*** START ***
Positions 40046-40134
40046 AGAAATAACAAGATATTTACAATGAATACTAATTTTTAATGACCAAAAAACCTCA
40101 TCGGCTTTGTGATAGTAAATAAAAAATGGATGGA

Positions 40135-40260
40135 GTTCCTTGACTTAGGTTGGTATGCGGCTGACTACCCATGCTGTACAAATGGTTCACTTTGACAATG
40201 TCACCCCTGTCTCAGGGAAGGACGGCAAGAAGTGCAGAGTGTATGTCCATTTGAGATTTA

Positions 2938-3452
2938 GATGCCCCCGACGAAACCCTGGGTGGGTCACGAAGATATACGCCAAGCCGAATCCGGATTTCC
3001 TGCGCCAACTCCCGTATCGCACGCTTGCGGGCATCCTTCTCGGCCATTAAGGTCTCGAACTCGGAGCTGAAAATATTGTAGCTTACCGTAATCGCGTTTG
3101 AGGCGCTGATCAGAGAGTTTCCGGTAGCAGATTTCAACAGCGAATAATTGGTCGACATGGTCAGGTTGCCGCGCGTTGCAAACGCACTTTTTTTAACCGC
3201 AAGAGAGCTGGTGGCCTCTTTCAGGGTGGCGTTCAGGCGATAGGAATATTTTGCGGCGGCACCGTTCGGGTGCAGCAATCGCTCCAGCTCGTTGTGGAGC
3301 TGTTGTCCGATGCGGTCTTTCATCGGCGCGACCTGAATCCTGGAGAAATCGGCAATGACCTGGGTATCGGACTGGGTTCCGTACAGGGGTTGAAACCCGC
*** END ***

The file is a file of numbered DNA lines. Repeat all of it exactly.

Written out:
Positions 40046-40134
40046 AGAAATAACAAGATATTTACAATGAATACTAATTTTTAATGACCAAAAAACCTCA
40101 TCGGCTTTGTGATAGTAAATAAAAAATGGATGGA

Positions 40135-40260
40135 GTTCCTTGACTTAGGTTGGTATGCGGCTGACTACCCATGCTGTACAAATGGTTCACTTTGACAATG
40201 TCACCCCTGTCTCAGGGAAGGACGGCAAGAAGTGCAGAGTGTATGTCCATTTGAGATTTA

Positions 2938-3452
2938 GATGCCCCCGACGAAACCCTGGGTGGGTCACGAAGATATACGCCAAGCCGAATCCGGATTTCC
3001 TGCGCCAACTCCCGTATCGCACGCTTGCGGGCATCCTTCTCGGCCATTAAGGTCTCGAACTCGGAGCTGAAAATATTGTAGCTTACCGTAATCGCGTTTG
3101 AGGCGCTGATCAGAGAGTTTCCGGTAGCAGATTTCAACAGCGAATAATTGGTCGACATGGTCAGGTTGCCGCGCGTTGCAAACGCACTTTTTTTAACCGC
3201 AAGAGAGCTGGTGGCCTCTTTCAGGGTGGCGTTCAGGCGATAGGAATATTTTGCGGCGGCACCGTTCGGGTGCAGCAATCGCTCCAGCTCGTTGTGGAGC
3301 TGTTGTCCGATGCGGTCTTTCATCGGCGCGACCTGAATCCTGGAGAAATCGGCAATGACCTGGGTATCGGACTGGGTTCCGTACAGGGGTTGAAACCCGC